Thursday, July 8, 2010

Population figures on "non-Aryan" Christians.

I did some reading through material I have collected over the years on the so-called "non-Aryan" Catholics and Protestants and decided to summarise some of the information.

Exact numbers are almost impossible to determine because of the cross-overs between self-identification (particularly for converts), family tradition (most children of converts did not regard themselves as Jewish) and communal identity (Jewish community groups did not regard converts as Jews) and the various legal formulations constructed between 1933 and 1935.

Firstly, some historical context is necessary.


April 7: The Law for the Restoration of the Professional Civil Service.
This was the first time where a "non-Aryan" was legally defined.  The classification depended on the number of "non-Aryan" grandparents a person had.  While the term could be used to describe a number of so-called "racial" groups, it was only ever applied to Jews.  Therefore, according to the law, a "non-Aryan" was a person with three or four "full" "non-Aryan" grandparents.

Exemptions were made for veterans of WWI, civil servants who had been employed before or since 1914, and anyone whose father or son had died at the front.  These exemptions lasted until the death of President Paul von Hindenburg on 2 August 1934.

20 July Foundation of "Reich League of Christian-German State Citizens of non-Aryan or not Completely Aryan Origins, Inc." It was renamed the Paulus Bund in September 1936 and survived in various forms until the government dissolved it in August 1939.  The membership was Protestant.

15 September: Laws for the Protection of German Blood and German Honour.
Jews were stripped of their Reich citizenship and made "guests" with limited civil rights.  They were forbidden to marry or have any sexual relationship with non-Jews, fly German flags or insignia, employ female domestic servants under the age of 45. 

The illustration shows in a very basic table the definitions Jews, mischlinge and Aryans.

German Catholic bishops make the St Raphael's Association (predecessor of Caritas in Germany) the official assistance group for "Non-Aryan" Catholics.  Between 1937 and the end of 1938 the helped 1,000 Catholics of Jewish ancestry leave Germany.  The figure is small because of the extremely limited resources at their disposal.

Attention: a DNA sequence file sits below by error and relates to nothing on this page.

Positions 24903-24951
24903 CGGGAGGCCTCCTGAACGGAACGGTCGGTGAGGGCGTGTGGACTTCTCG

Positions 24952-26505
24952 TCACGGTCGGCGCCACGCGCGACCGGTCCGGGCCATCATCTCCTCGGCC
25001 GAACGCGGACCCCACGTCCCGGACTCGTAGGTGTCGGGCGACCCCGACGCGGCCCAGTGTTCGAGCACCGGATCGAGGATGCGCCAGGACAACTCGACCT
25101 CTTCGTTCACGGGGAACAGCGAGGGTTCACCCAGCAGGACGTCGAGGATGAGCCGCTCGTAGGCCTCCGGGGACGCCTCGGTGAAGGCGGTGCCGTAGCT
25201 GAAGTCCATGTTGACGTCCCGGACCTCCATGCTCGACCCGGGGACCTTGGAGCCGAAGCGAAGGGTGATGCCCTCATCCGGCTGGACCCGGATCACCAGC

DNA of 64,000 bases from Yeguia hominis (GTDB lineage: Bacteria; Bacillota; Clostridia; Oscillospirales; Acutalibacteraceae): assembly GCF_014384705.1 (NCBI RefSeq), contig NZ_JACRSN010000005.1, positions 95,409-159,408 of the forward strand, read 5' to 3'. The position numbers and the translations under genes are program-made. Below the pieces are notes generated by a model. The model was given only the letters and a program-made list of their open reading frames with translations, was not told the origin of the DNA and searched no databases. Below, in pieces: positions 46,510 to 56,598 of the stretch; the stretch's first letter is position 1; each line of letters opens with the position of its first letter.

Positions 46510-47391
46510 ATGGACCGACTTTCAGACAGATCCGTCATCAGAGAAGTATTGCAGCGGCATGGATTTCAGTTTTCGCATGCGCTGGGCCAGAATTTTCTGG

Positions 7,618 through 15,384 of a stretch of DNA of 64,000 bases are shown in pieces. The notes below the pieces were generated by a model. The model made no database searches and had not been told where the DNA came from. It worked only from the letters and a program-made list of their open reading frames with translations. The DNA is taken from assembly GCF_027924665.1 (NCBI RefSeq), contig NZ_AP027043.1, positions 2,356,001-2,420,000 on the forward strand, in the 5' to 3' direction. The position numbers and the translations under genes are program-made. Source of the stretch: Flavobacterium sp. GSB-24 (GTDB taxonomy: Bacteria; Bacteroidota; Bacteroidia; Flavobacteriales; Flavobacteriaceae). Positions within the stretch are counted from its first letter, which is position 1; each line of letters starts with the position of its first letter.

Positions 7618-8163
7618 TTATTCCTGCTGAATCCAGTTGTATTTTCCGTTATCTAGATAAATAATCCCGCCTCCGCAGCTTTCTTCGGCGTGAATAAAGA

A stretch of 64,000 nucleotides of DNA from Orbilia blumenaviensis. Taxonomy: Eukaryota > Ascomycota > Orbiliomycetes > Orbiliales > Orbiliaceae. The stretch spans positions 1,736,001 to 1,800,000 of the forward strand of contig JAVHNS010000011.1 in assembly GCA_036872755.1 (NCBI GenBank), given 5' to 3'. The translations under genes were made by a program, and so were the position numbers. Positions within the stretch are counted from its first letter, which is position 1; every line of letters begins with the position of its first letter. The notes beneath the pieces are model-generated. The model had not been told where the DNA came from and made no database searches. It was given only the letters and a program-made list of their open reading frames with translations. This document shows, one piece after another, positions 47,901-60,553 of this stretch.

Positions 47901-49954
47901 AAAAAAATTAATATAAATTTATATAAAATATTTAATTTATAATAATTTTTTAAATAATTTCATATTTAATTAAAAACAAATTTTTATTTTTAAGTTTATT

To try and solve the "problem" of part-Jews, ie people with some Jewish ancestry, the category of mischlinge was introduced.  The term literally means "mongrel" or "mixed breed".

Statistics - these are estimates only based on census data between 1933 and 1939.  Because of the growing discrimination against German, and later Austrian Jews, the numbers were never entirely accurate.  Despite heavy penalties for attempting to try and hide Jewish identity after 1935, some people still lied on census forms. The figures also do not take into account Jews who left Germany after 1933 but who returned before the war.

1933 - the Jewish population was around 566,000. 

Since the census did not ask for ancestry there is no exact way of determining the number of Germans with Jewish ancestry.  Attempts have been made based on calculations of Jews who converted to Christianity from the 19th century, but these are estimates only.

1933 - estimated German population with Jewish ancestry, ie at least one Jewish grandparent - close to 500,000.

1939 - Jewish population according to Nuremberg Law definition.  Note that this last pre-war census, conducted in May 1939, included those places annexed to the Reich since 1933 - Saar 1935, Austria and Sudetenland 1938, Memel 1939.  Jews - 259,000.

Non-Aryan Christians - 138,500 - which included both "full Jews" and mischlinge.

Total number of Jews (full and mischlinge) defined as such by the Nuremberg Laws: 330,539.
Religion was irrelevant in the Nazi definition of Jews.


Werner Cohn, Bearers of a Common Fate ? The "Non-Aryan Christian Fate-Comrades" of the Paulus Bund, 1933-1939, Leo Baeck Institute Yearbook, vol. XXXIII, 1988, pp. 327-366

Paul O'Shea, A Cross Too Heavy, p 253.

Pius XII saved 200,000 Jews after the 1938 Pogrom? No.

I was more than a little surprised when google updates on Pius began arriving in my email this afternoon.  My surprised turned to something quite different when I began reading the lead article "Hitler's Pope saved thousands of Jewish lives". 

Frankly, the article is a collection of half-baked assertions, backed with no credible documentation - or if there is documentation, I am curious why it has not been revealed in a more scholarly manner with direct quotes from the text. 

I find it amazing that it was even published - but I guess sensationalism sells.  This version of the article comes from the online edition of the UK Telegraph.